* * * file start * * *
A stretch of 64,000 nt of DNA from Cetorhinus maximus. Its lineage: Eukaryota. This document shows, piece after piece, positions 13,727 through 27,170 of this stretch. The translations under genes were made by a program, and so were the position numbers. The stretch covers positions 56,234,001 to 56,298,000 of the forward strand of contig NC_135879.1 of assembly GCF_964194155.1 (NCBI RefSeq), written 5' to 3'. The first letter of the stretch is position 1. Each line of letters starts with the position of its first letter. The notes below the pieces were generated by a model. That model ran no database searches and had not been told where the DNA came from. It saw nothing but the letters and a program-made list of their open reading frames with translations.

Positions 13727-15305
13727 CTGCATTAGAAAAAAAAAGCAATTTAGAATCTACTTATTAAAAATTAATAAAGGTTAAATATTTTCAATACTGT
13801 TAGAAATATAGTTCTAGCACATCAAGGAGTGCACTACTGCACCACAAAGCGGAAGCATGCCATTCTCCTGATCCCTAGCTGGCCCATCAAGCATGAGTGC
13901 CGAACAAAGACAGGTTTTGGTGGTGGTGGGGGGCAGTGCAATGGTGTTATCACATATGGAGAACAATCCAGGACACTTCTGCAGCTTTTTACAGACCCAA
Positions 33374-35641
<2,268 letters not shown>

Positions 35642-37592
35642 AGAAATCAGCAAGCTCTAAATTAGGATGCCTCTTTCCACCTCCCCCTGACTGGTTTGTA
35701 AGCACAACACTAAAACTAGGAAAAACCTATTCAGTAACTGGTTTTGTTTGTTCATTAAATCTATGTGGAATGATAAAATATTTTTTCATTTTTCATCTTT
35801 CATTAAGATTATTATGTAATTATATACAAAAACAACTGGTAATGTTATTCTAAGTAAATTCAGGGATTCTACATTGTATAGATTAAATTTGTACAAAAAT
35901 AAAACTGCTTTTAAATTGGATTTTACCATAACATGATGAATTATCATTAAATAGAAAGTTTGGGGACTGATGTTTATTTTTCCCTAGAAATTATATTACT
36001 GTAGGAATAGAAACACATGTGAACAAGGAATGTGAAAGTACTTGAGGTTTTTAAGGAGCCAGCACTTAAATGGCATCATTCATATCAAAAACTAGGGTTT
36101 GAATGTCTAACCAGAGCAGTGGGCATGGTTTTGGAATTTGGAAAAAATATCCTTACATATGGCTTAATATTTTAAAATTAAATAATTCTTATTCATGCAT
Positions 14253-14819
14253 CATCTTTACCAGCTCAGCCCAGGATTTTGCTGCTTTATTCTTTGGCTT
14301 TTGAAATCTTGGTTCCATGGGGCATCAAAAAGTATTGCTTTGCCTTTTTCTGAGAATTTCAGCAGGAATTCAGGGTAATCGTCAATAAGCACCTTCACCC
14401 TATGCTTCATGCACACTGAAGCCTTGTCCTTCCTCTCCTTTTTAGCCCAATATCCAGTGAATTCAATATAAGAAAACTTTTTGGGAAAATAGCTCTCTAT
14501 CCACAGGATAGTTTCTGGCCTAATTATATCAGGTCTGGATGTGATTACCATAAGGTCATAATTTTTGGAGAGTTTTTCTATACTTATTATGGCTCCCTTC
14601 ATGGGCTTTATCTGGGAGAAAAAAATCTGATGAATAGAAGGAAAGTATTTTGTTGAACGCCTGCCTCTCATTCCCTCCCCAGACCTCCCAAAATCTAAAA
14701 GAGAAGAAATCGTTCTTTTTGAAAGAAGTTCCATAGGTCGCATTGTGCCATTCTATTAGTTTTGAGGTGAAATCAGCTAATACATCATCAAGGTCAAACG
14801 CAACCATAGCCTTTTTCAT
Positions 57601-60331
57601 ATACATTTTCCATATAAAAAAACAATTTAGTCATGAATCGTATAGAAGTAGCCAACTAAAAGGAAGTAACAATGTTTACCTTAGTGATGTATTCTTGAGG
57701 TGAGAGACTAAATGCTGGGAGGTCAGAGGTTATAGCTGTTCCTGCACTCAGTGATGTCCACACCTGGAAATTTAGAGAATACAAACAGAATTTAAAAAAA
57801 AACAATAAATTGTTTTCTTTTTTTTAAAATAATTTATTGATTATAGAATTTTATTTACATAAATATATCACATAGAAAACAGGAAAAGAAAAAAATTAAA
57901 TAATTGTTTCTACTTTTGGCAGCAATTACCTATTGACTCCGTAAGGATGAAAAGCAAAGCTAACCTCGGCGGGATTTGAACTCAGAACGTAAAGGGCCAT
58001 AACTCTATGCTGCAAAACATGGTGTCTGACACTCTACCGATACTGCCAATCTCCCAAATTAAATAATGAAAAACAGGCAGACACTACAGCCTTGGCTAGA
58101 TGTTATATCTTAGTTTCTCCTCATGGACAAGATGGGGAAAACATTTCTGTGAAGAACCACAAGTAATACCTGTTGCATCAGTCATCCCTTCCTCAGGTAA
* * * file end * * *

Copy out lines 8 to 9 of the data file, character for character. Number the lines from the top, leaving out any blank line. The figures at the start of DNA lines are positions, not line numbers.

Positions 35642-37592
35642 AGAAATCAGCAAGCTCTAAATTAGGATGCCTCTTTCCACCTCCCCCTGACTGGTTTGTA